An excerpt from Herman Bavinck’s Reformed Dogmatics, vol. 1, chapter 8:
[T]hough religion and philosophy are related, there is also a world of difference between them. Although they frequently have the same content and object, these objects are viewed in each domain from a very different perspective. The aim of science is knowledge; in religion it is comfort, peace, salvation. … Even the most profound philosopher, therefore, for all his knowledge does not rise above religion; he can never meet his religious needs by science. Though science may tell him that God is and what God is, it is only by religion that he knows that that God is also his God and his Father. Science may teach him that sin and grace exist, but it is only by religion that he takes part in the blessedness of religion and the sonship of God. Even if science could know all things and solve all metaphysical problems, it would still only yield theoretical knowledge and not personal participation in the benefits of salvation. For salvation is bound up with believing, not with knowing. But it is far from true that science and philosophy can attain this benefit. There are still many people, to be sure, who continue to expect all salvation from science and to consider religion superfluous. … Nonetheless, a turnabout is in progress. Prominent men of science are beginning to see that science fails to answer the most important questions of life. … In the natural sciences the mysteries are not diminishing but increasing, and the philosophy of nature is again raising its voice. … And, further, the numerous manifestations of superstition evident today demonstrate that humankind cannot live by the bread of science alone but need every word that comes from the mouth of God. Indeed, science does not tell us what God is or what humanity is; it leaves us ignorant of the origin, essence, and goal of things. It can therefore never replace religion, nor ever compensate for its loss.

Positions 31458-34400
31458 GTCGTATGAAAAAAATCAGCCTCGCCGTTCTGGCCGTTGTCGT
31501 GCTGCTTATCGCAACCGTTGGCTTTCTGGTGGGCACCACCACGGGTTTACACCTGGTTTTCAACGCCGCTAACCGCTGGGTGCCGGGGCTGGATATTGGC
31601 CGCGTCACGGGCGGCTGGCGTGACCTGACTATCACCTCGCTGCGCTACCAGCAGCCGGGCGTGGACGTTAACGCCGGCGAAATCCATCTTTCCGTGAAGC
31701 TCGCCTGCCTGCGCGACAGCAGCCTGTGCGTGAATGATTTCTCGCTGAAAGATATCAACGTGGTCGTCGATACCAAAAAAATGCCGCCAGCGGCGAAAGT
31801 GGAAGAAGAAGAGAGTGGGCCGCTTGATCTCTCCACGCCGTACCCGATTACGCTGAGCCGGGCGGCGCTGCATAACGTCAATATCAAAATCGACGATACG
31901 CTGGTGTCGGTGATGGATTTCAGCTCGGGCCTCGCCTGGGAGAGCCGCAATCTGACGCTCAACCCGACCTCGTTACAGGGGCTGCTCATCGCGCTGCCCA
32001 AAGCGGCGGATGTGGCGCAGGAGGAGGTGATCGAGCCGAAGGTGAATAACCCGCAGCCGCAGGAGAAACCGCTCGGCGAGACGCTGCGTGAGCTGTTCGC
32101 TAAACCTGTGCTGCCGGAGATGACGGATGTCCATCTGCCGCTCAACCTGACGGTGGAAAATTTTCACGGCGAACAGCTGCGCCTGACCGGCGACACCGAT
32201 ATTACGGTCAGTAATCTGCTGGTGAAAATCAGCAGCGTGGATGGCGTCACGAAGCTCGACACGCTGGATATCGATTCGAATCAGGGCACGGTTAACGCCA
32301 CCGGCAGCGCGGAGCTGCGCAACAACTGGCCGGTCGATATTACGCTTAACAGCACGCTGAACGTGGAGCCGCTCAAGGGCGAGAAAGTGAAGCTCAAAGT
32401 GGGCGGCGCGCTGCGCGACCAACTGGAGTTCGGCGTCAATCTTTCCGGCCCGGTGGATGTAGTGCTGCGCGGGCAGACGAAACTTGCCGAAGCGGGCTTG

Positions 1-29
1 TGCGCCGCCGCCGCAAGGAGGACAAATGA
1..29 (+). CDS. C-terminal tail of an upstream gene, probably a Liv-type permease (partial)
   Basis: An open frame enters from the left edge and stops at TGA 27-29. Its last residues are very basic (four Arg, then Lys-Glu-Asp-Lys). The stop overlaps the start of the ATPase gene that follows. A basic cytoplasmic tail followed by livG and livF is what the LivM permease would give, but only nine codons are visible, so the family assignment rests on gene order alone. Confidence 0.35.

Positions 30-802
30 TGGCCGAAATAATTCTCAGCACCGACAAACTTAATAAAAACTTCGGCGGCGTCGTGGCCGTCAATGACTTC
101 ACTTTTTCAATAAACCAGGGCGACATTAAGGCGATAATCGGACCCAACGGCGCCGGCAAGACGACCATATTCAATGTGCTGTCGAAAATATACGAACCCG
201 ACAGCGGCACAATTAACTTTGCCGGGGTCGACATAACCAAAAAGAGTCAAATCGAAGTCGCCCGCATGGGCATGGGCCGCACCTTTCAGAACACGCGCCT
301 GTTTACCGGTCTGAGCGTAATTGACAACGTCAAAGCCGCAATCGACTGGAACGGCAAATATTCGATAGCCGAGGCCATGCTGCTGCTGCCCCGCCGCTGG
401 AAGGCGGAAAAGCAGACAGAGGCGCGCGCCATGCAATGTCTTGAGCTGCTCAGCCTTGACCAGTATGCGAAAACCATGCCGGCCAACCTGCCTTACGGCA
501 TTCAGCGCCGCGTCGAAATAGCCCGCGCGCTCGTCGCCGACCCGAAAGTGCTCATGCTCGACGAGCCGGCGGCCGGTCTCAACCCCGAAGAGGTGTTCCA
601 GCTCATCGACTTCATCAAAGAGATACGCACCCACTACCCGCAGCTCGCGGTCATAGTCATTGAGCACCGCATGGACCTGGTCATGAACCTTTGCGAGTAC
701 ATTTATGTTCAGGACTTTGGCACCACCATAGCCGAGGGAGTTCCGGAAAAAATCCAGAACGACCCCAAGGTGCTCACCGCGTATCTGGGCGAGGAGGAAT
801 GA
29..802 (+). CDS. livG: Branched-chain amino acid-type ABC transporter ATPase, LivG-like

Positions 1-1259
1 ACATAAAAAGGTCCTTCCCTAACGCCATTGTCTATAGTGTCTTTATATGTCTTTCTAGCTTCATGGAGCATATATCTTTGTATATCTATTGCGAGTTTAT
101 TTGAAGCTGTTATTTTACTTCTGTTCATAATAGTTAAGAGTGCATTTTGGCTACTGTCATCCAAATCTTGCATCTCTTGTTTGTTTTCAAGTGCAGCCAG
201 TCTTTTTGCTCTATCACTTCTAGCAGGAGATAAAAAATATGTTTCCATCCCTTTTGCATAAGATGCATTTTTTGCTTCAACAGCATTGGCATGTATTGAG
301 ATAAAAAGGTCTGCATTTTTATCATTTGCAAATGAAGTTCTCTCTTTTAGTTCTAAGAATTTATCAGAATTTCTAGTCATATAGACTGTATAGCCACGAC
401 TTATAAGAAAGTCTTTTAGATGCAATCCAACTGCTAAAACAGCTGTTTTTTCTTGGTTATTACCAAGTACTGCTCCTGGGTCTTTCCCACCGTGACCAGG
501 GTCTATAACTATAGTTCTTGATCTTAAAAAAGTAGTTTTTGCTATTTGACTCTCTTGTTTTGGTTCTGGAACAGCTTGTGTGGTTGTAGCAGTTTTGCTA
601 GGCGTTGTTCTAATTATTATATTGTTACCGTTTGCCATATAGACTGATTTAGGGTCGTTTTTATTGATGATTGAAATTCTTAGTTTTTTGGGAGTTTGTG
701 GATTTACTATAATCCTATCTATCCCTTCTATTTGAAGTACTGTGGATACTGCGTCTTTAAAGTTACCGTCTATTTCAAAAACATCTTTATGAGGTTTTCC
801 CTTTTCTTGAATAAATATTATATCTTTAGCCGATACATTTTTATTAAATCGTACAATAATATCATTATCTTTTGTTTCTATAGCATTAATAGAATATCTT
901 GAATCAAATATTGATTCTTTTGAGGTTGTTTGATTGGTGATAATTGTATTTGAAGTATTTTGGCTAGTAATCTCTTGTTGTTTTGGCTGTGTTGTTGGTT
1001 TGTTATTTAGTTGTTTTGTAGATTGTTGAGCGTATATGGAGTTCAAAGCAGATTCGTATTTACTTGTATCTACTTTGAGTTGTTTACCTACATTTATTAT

Karl Marx said that religion is the opiate of the masses.
To the contrary, our opiate is ignoring questions of ultimate meaning. We pursue our careers, work our jobs, give ourselves to our relationships and families, dedicate ourselves to hobbies, pacify ourselves with substance and entertainment, while seemingly ever-avoiding the question, “What does it matter? What’s the point?” We are all going to die someday. So, what of all this will possibly escape death’s menacing judgment of “pointless!” “meaningless!” “trivial!”?
This is the elephant that looms large in the room. And we are content (dare I say, determined) to ignore and avoid it at all costs.
So great is our determination here that we have an unwritten (verbalized) rule for it. We want to privatize religion and its disruptive sort questions along these lines. They’re uncomfortable. “Don’t talk religion and politics,” we say, “(but especially religion)” we mean — that is, if you take religion as something more than sentimental tradition; that is, if you actually believe it to be making exclusive sort of truth-claims.